Households in Lichfield and Burntwood have been told plans for a 2.99% increase in council tax bills will allow for record-breaking spending on social care to take place.
Staffordshire County Council’s cabinet has backed plans for the increase, which will see an average Band D property pay an additional 78p a week, or around £40 a year.
The decision – which will go to full council at a meeting in February for a final decision – comes as the authority also outlined plans to spend more than £360million on social care for vulnerable adults and children across the county next year.
Of the proposed 2.99% increase in council tax being proposed, 1% would be ring-fenced for care spending.
Cllr Ian Parry, cabinet member for finance and resources, said ways needed to be found to foot the bill for the rising cost facing the council.
“We will always help those who need support, but until there is a sustainable, national solution to the provision of adult social care, it will remain the single biggest expenditure of this and similar councils.
“The Government’s planned increase in National Insurance is intended to support social care but in the short term that money is being used for the NHS, so for the time being the council has to carry on funding such care from council tax.
“We’re also very aware that the Government’s plans for adult social care reforms, including the £86,000 individual spending cap, mean that in future more people will be eligible for their care to be funded by the Council and there will be higher costs from providers.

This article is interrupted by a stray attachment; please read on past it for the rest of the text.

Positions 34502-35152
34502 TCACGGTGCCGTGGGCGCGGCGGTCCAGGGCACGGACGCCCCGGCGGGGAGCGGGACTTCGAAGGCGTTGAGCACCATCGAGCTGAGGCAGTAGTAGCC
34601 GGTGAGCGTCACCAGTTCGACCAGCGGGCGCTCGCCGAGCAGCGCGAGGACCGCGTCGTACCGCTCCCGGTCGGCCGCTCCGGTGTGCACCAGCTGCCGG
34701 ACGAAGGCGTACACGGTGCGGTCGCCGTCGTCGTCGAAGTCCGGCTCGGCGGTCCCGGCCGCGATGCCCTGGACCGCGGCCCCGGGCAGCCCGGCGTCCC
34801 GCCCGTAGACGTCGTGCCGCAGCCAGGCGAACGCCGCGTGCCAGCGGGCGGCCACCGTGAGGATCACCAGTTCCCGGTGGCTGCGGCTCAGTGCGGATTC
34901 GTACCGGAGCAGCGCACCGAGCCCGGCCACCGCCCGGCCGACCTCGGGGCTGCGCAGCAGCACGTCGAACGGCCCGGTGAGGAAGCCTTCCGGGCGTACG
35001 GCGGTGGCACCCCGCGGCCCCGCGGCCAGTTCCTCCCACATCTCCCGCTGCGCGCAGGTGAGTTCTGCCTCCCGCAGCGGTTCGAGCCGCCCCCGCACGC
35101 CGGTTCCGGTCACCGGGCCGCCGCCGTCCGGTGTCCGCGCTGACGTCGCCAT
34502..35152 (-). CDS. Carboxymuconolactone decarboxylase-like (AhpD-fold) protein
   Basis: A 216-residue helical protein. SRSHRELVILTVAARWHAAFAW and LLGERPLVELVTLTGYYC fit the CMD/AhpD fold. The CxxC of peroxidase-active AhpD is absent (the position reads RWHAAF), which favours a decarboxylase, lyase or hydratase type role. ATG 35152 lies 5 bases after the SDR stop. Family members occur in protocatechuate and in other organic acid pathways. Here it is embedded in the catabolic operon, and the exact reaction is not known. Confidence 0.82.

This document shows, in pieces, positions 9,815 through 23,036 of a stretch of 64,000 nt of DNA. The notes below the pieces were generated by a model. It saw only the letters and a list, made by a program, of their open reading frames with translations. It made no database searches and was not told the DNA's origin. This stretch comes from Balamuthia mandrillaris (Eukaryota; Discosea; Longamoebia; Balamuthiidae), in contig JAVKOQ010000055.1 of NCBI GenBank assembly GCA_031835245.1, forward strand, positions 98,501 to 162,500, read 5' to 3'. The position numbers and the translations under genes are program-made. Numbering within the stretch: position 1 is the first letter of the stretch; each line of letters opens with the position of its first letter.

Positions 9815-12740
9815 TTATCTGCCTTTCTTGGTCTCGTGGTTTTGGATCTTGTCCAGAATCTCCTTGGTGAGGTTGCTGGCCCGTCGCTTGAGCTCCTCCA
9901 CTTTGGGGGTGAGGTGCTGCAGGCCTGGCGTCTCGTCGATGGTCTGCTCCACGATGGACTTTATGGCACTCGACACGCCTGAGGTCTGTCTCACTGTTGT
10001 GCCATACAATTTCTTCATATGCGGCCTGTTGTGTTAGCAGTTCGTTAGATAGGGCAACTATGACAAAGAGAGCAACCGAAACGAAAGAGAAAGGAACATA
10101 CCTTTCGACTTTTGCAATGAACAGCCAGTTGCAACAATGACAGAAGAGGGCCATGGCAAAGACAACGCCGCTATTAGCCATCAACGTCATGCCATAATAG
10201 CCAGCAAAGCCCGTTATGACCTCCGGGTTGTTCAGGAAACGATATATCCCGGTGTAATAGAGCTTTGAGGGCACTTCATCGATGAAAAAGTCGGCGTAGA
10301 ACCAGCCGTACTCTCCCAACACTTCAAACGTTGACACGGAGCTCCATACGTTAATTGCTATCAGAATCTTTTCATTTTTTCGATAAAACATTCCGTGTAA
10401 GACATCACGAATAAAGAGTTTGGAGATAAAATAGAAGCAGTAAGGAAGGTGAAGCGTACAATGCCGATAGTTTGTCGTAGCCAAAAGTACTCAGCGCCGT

“Not only do we need that long term solution, but a settlement spanning several years, rather than just 12 months at a time, would let us plan for the future and share our long-term thinking with residents.”Cllr Ian Parry, Staffordshire County Council
The county council said that while almost two thirds of its net budget is earmarked for social care, money would also be set aside for projects in other areas including the economy, regeneration and road repairs.
The proposed budget would include £18million to improve school buildings, £5.4million to continue a push for carbon net-zero through initiatives such as LED streetlights, and a £44million investment in highways.
Cllr Alan White, leader of the county council, said:
“Despite another challenging year for society, we look forward with confidence in the ability and resourcefulness of Staffordshire’s residents, communities and businesses to work together for a better future.
“We are committed to continued investment in business development, school expansion and town centre regeneration projects, as well as additional road repairs and preparing for the next generation of broadband to meet the needs of our growing county and create good jobs on our doorstep.”Cllr Alan White, Staffordshire County Council